Travel companion Phil having some panorama fun. Photo credit Phil.
Not great trail for those with a fear of heights.
Very cool stone patterns
Finally we have arrived.

When we arrive at the monastery we are well rewarded. There are barely any visitors and the lighting is satisfactory for pictures. We explored and snapped some photos for a while. Soon we sat back and enjoyed some refreshments at the tea shop.

Once we made our way toward Petra proper after our monastery visit I knew we made the right choice; crowds start to thicken, souvenir stands appear and aggressive vendors are upon us. We fortunately missed all that on our journey there. Our journey consisted of a peaceful, quiet and impressive hike with a beautiful monastery at the end.

Route back to Petra

After our descent we decided to go do the hike to the high place of sacrifice which I reluctantly did. That was a journey of its own so more on that later.

Petra

Today is the day we visit the crown jewel of Jordan. We arrive at the archeological site of Petra. Most people can identify Petra with the treasury building (picture above) by Indiana Jones films but it is so much more.

Petra is a very important major regional trading hub built by the Nabataeans. Nabataean are an old nomadic group that benefited by building a well located trading town. Eventually sea trade routes opened and the use of the land routes declined thus leading to the decline of towns like these. Fortunately for us, these semi deserted towns have left a present day treat for explorers like us.

You can buy one day or multiple day passes. I highly recommend the multiple day pass. We spent two days here and could have spent more.

After coming in the main entrance we start walking down the road and come across some stone buildings on the way.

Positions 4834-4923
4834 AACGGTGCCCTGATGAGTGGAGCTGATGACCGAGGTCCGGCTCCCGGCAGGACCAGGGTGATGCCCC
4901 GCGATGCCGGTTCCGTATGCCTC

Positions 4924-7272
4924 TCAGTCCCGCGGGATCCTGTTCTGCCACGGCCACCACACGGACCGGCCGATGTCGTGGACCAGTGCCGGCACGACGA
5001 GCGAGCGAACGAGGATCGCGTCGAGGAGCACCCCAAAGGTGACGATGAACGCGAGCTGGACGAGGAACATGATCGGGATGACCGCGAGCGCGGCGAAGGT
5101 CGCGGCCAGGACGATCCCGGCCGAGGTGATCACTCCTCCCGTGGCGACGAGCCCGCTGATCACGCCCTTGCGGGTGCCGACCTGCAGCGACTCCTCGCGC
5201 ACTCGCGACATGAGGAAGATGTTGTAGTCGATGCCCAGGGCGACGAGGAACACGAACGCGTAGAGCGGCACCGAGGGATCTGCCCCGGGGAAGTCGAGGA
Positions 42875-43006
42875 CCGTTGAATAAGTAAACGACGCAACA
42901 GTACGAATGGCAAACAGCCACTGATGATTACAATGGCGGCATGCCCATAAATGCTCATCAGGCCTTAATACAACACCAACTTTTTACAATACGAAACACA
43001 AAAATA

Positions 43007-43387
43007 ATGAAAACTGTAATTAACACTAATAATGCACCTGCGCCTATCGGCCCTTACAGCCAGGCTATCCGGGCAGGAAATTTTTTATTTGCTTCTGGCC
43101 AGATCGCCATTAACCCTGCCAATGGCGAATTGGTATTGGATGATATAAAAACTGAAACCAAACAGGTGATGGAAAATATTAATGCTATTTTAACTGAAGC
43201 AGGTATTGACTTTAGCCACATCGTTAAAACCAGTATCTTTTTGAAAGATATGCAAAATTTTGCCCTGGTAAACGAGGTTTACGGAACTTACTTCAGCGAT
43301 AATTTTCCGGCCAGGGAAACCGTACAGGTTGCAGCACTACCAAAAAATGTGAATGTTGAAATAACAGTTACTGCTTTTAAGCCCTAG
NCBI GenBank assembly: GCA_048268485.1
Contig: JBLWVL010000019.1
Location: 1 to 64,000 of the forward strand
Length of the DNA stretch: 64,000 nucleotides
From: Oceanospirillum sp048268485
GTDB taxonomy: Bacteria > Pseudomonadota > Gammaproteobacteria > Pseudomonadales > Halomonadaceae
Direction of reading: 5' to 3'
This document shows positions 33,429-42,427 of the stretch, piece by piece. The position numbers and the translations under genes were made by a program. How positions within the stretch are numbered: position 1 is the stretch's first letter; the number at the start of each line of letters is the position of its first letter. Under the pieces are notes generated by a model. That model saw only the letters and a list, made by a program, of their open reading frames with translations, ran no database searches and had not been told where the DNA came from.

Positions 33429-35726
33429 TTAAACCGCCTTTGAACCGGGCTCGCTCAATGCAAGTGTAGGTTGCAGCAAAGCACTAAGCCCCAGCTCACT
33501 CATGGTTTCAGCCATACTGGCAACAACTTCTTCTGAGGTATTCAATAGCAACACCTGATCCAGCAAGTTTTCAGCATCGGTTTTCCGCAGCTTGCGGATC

Soon we end up at the Siq, a long slot canyon formed by many years of water flow.

Our guide gives us some commentary then tells us to look up at some unremarkable thing up the wall then suddenly points in the other direction. He surprises us with the view of the Al Khazneh (The Treasury), the crown jewel. As we walk through the canyon we are rewarded with that view that you have seen many pictures of.

And here you have the treasury. You might notice the edges growing up the side that look like many little steps, it is thought that this is what was used to help carve the upper pieces somehow.

After admiring the treasury for a while we walked on and enjoyed some more that Petra has to offer.

The theatre
The Great Temple of Petra
The Great Temple of Petra
Royal Tombs

After we are done wandering around for the day we take the long walk back down to the siq to walk back to our hotel. It is an early start tomorrow to do the monastery hike and we want to be well rested.

Our Dinner is cooked underground

Our second night of Wadi Rum the younger tour also joined us at our campsite (their tour only does one night at Wadi Rum).

That night we were introduced to the traditional Jordanian Bedouin style cooking called Zarb.

The food is cooked under ground, covered by dirt.

Our food is under this mound
Under the mound a metal tin covers the food to protect
Veggies and potatoes on the top
Meat on the bottom

The meat isn’t as flavorful as I would like but it is good enough to satisfy and to make me feel a part of the Bedouin life for at least one night.

Traditional Bedouin Jordanian style of cooking video.